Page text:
1 / 127

2014 Post-Mao China

2014 Post-Mao China. China: From Mao to Now. Mao Zedong VS Deng Xiaoping? Is the China that emerged in the 1990s the type of China that Mao Zedong had envisioned and worked toward? To what extent did Deng Xiaoping’s policies and crackdowns change China?

Download Presentation

2014 Post-Mao China

An Image/Link below is provided (as is) to download presentation Download Policy: Content on the Website is provided to you AS IS for your information and personal use and may not be sold / licensed / shared on other websites without getting consent from its author. Content is provided to you AS IS for your information and personal use only. Download presentation by click this link. While downloading, if for some reason you are not able to download a presentation, the publisher may have deleted the file from their server. During download, if you can't get a presentation, the file might be deleted by the publisher.


Presentation Transcript

  1. 2014 Post-Mao China

  2. China: From Mao to Now Mao Zedong VS Deng Xiaoping? Is the China that emerged in the 1990s the type of China that Mao Zedong had envisioned and worked toward? To what extent did Deng Xiaoping’s policies and crackdowns change China? How are communism and capitalism existing side by side in China today?

  3. The post-Mao political order was given its first vote of confidence at the Eleventh National Party Congress, held August 12-18, 1977. • Hua was confirmed as party chairman, and Ye Jianying, Deng Xiaoping, Li Xiannian, and Wang Dongxing were elected vice chairmen. • The congress declared the end of the Cultural Revolution, blamed it entirely on the Gang of Four, and reiterated that "the fundamental task of the party in the new historical period is to build China into a modern, powerful socialist country by the end of the twentieth century." • Many contradictions still were apparent, however, in regard to the Maoist legacy and the possibility of future Cultural Revolutions.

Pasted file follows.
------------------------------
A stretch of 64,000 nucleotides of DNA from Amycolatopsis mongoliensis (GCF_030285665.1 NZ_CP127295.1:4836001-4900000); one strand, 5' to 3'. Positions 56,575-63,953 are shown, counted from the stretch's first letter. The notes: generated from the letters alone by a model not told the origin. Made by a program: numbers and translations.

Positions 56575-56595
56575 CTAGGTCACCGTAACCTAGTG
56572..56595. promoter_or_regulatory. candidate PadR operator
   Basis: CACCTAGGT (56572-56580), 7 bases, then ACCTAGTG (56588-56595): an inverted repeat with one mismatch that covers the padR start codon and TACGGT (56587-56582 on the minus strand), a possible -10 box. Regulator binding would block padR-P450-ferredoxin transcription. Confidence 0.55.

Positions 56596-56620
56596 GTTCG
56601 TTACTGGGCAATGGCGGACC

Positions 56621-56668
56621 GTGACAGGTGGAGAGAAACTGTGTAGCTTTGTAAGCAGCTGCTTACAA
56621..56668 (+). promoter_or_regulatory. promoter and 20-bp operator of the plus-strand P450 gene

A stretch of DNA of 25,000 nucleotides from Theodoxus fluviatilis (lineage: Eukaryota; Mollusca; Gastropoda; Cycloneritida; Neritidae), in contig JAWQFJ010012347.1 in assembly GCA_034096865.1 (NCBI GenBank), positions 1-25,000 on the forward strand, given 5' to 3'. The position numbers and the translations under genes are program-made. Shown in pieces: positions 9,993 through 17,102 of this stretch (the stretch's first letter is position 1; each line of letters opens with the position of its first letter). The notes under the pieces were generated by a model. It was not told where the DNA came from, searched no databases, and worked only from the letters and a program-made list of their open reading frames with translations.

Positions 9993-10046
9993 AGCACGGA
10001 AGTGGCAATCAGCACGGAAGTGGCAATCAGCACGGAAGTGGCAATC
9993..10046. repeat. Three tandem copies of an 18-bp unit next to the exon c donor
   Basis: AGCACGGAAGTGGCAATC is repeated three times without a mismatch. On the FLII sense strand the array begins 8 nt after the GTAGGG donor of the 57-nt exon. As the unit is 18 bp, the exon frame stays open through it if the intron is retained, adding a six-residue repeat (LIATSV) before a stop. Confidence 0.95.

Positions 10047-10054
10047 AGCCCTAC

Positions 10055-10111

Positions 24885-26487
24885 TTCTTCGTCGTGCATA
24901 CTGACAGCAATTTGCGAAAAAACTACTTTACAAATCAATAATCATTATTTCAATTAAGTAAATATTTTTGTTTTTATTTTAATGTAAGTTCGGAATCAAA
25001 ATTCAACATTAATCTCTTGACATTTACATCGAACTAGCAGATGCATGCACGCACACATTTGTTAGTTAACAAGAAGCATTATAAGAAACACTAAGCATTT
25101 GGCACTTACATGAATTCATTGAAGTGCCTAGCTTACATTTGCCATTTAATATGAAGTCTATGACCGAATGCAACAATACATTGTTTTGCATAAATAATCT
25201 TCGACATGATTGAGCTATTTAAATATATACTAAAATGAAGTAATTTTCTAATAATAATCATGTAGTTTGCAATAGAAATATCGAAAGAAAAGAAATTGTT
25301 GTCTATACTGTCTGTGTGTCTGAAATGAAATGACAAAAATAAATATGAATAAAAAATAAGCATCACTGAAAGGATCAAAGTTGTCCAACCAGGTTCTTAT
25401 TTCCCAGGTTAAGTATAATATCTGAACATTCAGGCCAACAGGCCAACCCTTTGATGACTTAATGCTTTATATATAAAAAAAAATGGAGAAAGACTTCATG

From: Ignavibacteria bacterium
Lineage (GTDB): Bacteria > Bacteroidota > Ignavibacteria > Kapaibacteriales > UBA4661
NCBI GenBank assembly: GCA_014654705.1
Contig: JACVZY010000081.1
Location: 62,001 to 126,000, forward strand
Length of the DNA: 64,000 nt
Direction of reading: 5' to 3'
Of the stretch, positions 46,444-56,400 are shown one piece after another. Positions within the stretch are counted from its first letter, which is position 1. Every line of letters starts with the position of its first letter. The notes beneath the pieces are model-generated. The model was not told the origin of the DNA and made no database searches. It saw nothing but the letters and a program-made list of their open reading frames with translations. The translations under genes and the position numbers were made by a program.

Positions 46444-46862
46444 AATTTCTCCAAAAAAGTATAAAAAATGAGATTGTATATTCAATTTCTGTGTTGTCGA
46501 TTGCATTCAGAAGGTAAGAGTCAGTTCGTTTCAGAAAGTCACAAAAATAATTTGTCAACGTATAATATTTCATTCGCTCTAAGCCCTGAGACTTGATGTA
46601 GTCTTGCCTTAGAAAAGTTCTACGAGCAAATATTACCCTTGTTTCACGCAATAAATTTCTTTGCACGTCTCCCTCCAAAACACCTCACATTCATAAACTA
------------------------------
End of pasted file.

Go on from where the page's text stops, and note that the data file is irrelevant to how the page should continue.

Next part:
4. The Post-Mao Period, 1976-78 • The jubilation following the incarceration of the Gang of Four and the popularity of the new ruling triumvirate (HuaGuofeng, Ye Jianying, and Li Xiannian) were succeeded by calls for the restoration to power of Deng Xiaoping and the elimination of leftist influence throughout the political system. • By July 1977 the Central Committee exonerated Deng Xiaoping from responsibility for the Tiananmen Square incident (posters criticising Mao and the Gang of Four at Zhou’s memorial). • Deng admitted some shortcomings in the events of 1975, and finally, at a party Central Committee session, he resumed all the posts from which he had been removed in 1976.

  5. Who Was Deng Xiapoing?

  6. Deng Xiapoing